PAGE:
Most specialist films are low budget and depend upon the British market and a few European territories. Specialist film directors are usually auteur or auteur-like, with a distinctive and clear vision. Examples of such films are:

  • Red Road
  • The Wind That Shakes The Barley
  • Tyrannosaur
  • Bright Star
  • Fish Tank
  • Submarine
  • An Education
  • Chariots of Fire
  • Trainspotting
  • The King’s Speech

Sub-category: Anglo-Hollywood Specialist – A small number of specialist films get funded by Hollywood studios with larger budgets. The goals of these films are generally to gain awards and recognition. These films will usually be adapted from well-known novels, will have prominent directors, or may have very auteur UK directors (such as Tim Burton or Terry Gilliam).

These films still fall into the specialist category (rather than the Anglo-Hollywood category), due to their narrow projected audiences, although there is a somewhat higher possibility of these films crossing into the mainstream than their low-budget counterparts. Examples of such films are:

  • The English Patient
  • The Hours
  • Remains of the Day
  • Never Let Me Go
  • Atonement

Conceptual Films (also called genre or high concept films) – These films have a clear-cut concept or pitch, and genre (such as horror, thriller, romantic comedy, etc.). With this type of film, the genre is its main selling point, rather than the name of its director, and this will be the focus of the film’s marketing. These films do not aspire to win awards. The target audience  for conceptual films are mainstream plus and mainstream, with a few aficionados.

Some even aim to be Anglo-Hollywood from a commercial perspective. Their level of realism is usually hyper-reality as a result of their concept or genre. . Sometimes the director of a conceptual film is a big name. Sometimes he or she is an art-house director seeking a higher budget. Sometimes the director will be a first timer (which includes TV directors and experienced commercial directors). Examples of such films are:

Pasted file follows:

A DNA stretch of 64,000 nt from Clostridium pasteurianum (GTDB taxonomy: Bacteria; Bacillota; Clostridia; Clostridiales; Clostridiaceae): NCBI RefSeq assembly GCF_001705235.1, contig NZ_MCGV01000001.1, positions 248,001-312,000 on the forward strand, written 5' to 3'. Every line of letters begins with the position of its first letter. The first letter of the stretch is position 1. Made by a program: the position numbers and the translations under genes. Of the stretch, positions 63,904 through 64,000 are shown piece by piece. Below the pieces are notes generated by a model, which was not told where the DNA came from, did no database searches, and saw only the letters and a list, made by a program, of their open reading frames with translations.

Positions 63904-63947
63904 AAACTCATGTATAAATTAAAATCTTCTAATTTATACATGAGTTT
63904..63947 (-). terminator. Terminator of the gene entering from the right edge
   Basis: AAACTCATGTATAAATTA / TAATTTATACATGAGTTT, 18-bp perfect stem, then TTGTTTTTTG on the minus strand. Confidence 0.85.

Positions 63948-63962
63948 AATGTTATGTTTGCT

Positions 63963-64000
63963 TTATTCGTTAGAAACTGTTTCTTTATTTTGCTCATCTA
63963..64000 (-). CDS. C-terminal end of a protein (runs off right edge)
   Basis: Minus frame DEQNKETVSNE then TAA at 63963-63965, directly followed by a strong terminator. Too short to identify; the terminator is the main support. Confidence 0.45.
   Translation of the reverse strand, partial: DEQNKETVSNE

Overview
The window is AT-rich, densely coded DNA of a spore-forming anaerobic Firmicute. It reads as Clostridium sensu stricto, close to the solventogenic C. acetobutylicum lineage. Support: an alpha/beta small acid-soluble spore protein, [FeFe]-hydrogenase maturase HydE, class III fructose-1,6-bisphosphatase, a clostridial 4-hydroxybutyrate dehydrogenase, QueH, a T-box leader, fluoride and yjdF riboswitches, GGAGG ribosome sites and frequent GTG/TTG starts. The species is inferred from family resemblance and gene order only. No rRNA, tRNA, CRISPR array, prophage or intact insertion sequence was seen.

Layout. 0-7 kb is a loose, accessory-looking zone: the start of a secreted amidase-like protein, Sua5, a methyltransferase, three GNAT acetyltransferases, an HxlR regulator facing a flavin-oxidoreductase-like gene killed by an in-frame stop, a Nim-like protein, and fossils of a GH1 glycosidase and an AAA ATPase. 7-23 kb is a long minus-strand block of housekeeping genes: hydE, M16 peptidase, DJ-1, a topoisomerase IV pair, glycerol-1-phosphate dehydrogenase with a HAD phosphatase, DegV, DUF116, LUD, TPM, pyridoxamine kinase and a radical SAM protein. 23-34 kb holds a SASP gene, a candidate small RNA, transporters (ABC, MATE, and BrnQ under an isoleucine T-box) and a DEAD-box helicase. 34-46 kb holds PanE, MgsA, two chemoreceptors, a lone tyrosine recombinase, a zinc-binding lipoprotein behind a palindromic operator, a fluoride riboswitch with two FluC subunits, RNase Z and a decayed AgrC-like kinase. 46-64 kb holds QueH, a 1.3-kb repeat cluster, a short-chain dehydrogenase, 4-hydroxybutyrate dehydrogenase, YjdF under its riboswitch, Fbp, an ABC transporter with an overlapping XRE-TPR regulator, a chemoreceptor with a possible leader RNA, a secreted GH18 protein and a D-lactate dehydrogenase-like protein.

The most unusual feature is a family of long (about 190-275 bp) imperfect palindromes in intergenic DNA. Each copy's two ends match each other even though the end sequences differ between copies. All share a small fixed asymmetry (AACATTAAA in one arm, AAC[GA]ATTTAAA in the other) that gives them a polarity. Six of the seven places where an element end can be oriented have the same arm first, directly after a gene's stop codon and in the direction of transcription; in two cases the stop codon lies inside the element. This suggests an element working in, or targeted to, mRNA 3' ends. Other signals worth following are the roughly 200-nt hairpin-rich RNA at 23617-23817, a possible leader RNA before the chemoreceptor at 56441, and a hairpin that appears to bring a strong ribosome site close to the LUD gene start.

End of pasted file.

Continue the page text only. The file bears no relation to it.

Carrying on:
• The Inbetweeners Movie
  • Chalet Girl
  • Calendar Girls
  • Horrid Henry,
  • Made in Dagenham
  • Shaun of the Dead
  • Kidulthood
  • Lock Stock and Two Smoking Barrels
  • The Queen
  • Films for teens such as the Twilight franchise
  • Youth music films such as Streetdance 3D.

Anglo-Hollywood films – These are also conceptual films, with the major difference being that they have been primarily funded by a US studio and that their target markets are the US and the studio’s international distribution network. Their content will usually entail the merging of a British story/setting with the structure/sensibility of a mainstream US film.

Often these films will be shot in Britain with a primarily British cast (and maybe one or two US names for that marketplace). It is quite unlikely that there will be any creative risk-taking, so that the film will attract a large mainstream and mainstream-plus audience. Although there is little to no creative risk in these films, the extreme size of their budgets still causes a higher overall risk.

Most of the time, the directors of Anglo-Hollywood films have formerly been successful conceptualist or auteurist directors, and they will typically return to their established forms. Examples of such  films are:

  • A number of romantic comedies (also called Brit-coms) by Richard Curtis from the 1990s (such as Notting Hill, Four Weddings, and Bridget Jones’s Diary)
  • Adaptations of Jane Austen novels with larger budgets
  • Shakespeare in Love
  • Kinky Boots
  • Numerous franchises including Harry Potter, Narnia, James Bond, and Nanny McPhee.